IQOS: Examination of Philip Morris International's claim of reduced exposure
- Author(s): St Helen, G
- Jacob, P
- Nardone, N
- Benowitz, NL
- et al.
Published Web Locationhttps://tobaccocontrol.bmj.com/content/early/2018/08/27/tobaccocontrol-2018-054321
© 2018 Author(s) (or their employer(s)). Background: New electronic heated tobacco products are being introduced in the global market and are gaining popularity. In 2016, Philip Morris International, Inc. (PMI) submitted a modified risk tobacco product (MRTP) application to the Food and Drug Administration (FDA) to market IQOS in the USA with claims of reduced exposure and reduced risk. Methods: We examined PMI's MRTP application, specifically sections on aerosol chemistry and human exposure assessment, to assess the validity of PMI's claims of reduced exposure and risk. Findings: PMI reported levels for only 40 of 93 harmful and potentially harmful constituents (HPHCs) on FDA's HPHC list in IQOS mainstream aerosol. All substances in PMI's list of 58 constituents (PMI-58) were lower in IQOS emissions compared with mainstream smoke of 3R4F reference cigarettes. However, levels of 56 other constituents, which are not included in the PMI-58 list or FDA's list of HPHCs, were higher in IQOS emissions; 22 were >200% higher and seven were >1000% higher than in 3R4F reference cigarette smoke. PMI's studies also show significantly lower systemic exposure to some HPHCs from use of IQOS compared with smoking combustible cigarettes. Conclusion: PMI's data appear to support PMI's claim that IQOS reduces exposure to HPHCs. However, PMI's data also show significantly higher levels of several substances that are not recognised as HPHCs by the FDA in IQOS emissions compared with combustible cigarette smoke. The impact of these substances on the overall toxicity or harm of IQOS is not known.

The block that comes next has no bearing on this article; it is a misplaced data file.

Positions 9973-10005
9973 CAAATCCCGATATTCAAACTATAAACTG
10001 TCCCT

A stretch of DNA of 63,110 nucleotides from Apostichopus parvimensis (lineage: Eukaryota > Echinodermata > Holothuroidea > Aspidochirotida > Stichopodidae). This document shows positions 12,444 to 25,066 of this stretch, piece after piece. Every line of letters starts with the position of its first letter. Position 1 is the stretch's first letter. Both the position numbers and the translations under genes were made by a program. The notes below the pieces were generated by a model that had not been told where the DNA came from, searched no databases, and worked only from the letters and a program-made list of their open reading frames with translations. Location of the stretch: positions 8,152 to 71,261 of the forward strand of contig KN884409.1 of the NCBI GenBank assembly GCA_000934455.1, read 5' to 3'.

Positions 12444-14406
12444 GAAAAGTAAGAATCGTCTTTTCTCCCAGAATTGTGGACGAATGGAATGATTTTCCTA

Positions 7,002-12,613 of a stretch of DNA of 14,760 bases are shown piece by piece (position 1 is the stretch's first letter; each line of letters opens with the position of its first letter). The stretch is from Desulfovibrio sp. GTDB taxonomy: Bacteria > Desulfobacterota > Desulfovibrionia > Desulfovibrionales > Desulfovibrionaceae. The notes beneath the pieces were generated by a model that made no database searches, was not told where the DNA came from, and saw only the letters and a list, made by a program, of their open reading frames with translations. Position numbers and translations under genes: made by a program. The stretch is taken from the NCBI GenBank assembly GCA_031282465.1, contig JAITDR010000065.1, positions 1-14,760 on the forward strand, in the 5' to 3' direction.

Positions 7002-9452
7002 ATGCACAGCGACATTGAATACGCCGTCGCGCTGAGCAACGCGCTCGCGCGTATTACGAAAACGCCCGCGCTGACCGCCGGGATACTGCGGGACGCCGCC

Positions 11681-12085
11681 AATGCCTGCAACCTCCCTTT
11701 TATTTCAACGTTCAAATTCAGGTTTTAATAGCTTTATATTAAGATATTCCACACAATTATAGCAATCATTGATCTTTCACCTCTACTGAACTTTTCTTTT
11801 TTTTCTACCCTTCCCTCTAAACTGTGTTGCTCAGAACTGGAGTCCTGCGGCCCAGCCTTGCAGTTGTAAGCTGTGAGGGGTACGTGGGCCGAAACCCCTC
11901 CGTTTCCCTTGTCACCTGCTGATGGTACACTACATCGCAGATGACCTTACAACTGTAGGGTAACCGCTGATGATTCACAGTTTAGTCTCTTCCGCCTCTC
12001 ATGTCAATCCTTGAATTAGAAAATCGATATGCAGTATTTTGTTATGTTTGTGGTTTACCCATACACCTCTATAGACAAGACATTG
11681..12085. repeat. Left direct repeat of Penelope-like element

Many UC-authored scholarly publications are freely available on this site because of the UC Academic Senate's Open Access Policy. Let us know how this access is important for you.